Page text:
New Delhi: On the occasion of World Radio Day, CitySpidey decided to interview a local musician from Dwarka. It may not seem like that big of a task but I’m relatively new to this job. Nervousness was bound to hit me like an overloaded truck in India. So with damp armpits and a jumbled mind, I arrived at Kalyan Roy’s place.
There were soft yellow walls and sunlight was filtering through his living room window. It was a small but spacious room, with an air of gentleness. I sat down and soaked the surroundings, my mind was instantly put at ease. His walls were graced with posters of artists and pictures of different instruments.
83-year-old musician Roy's experience as a singer was very different from that of today’s generation. “We had to make a lot of efforts to play a song. You switch on the TV today, you’ll have the lyrics of the songs along with a hip vibrant video. All of this wasn’t available to us back then.” he said when we asked him about his journey.
“My memory is a bit hazy but I can remember my first broadcast. It was on May 5, 1957,” he added later on.
He met Alok Mukherjee for the first time in 1957 when he was an I.SC (Science) student at BN college in Patna. Mukherjee was an old Ghazal singer from Patna. He asked Roy to audition for a radio broadcast which he cleared, letting him earn an air time of fifteen minutes. The fifteen minutes of broadcasts at AIR soon increased to thirty minutes.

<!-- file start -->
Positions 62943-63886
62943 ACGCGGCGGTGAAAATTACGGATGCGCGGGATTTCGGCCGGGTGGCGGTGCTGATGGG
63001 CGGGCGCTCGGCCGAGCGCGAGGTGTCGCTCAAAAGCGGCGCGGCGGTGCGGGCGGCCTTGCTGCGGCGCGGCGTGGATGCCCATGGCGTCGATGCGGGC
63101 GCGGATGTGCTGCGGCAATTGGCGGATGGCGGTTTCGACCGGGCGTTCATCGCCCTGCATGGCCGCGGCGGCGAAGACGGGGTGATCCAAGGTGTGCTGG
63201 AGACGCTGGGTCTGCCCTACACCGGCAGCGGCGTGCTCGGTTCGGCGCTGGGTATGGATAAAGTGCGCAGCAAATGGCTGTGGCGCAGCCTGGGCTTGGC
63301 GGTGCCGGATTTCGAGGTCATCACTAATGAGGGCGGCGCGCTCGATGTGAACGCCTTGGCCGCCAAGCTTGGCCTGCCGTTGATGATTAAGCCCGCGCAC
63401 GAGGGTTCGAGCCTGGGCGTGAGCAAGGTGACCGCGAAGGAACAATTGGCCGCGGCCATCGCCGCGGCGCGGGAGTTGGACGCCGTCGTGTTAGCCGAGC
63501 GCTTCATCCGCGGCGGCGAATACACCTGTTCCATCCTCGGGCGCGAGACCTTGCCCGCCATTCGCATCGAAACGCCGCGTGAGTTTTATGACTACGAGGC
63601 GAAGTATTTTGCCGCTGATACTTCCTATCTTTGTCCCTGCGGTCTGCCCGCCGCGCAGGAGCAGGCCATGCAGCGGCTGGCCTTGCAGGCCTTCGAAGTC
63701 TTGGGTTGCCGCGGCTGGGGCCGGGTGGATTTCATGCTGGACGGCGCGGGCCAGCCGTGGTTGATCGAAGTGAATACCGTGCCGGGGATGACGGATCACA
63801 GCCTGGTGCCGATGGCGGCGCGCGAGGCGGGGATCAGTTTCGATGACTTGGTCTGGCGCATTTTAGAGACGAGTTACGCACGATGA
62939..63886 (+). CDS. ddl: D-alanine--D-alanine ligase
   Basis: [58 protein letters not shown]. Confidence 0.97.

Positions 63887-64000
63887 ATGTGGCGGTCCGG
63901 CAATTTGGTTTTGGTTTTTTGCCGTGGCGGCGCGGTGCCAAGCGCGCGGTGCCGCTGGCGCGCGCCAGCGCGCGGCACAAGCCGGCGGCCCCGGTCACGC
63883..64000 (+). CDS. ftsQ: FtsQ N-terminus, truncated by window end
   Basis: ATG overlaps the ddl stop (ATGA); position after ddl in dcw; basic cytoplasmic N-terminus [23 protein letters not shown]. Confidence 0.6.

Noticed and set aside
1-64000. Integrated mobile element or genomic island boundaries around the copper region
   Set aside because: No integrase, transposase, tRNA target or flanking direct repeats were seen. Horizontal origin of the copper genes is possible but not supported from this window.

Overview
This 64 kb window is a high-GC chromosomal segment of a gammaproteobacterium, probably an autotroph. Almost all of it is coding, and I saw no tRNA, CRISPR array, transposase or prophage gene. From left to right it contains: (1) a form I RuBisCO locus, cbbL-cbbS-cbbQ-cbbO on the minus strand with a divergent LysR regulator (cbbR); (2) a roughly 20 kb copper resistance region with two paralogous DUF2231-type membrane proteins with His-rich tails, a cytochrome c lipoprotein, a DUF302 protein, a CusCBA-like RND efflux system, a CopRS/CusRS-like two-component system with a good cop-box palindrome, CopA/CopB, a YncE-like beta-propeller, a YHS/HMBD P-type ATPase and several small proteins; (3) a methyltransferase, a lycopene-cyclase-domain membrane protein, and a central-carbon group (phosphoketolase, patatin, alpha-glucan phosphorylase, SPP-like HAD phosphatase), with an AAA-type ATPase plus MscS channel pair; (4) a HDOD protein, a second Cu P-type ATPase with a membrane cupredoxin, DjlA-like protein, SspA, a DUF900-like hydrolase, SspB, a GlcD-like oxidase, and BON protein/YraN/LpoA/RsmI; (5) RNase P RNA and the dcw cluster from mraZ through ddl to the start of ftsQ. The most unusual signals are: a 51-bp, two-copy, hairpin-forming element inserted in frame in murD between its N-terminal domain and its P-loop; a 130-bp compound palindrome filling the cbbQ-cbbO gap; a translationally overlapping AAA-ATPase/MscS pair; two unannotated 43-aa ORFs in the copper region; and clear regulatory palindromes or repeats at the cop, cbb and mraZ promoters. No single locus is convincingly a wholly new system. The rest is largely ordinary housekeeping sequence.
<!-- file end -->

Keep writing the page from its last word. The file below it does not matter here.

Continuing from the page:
That’s when I started singing in groups, Hindi songs and bhajans were my center of interest. His wife couldn’t control her laughter when she told us how passionate and crazy he was for his music. “He used to walk while singing. And when somebody asked where Roy lives, people would say, 'are you asking about that dude who roams around singing?’ Everybody knew him because of his music.”
Rabindra Bhawan is a place in Bhubaneswar, where Roy was invited for a challenging show of his lifetime. “I’m a Bengali and someone once asked me to sing an Odia song for a show. There isn’t much contrast between Bengali and Odia, the only difference is the slight change in pronunciation. It was my job though, I had to do it. I used to record the composer on a small tape-recorder when he used to train us for the show. That was the only way I could practice and sing the entire composition correctly,” he told us excitedly. “It was not an easy task. I mostly sing Hindi bhajan but after much practice, I got it right and sang for the audience. The response was overwhelming, someone from the crowd came up to me and held my hands. It was a very happy moment for me,” he said.
Our meeting ended on a sweet note, quite literally, as Roy treated us with traditional Bengali Rosogulla and the first song he ever sang on the radio. The interview didn’t go as bad as I imagined it to be. In fact, it was just the opposite.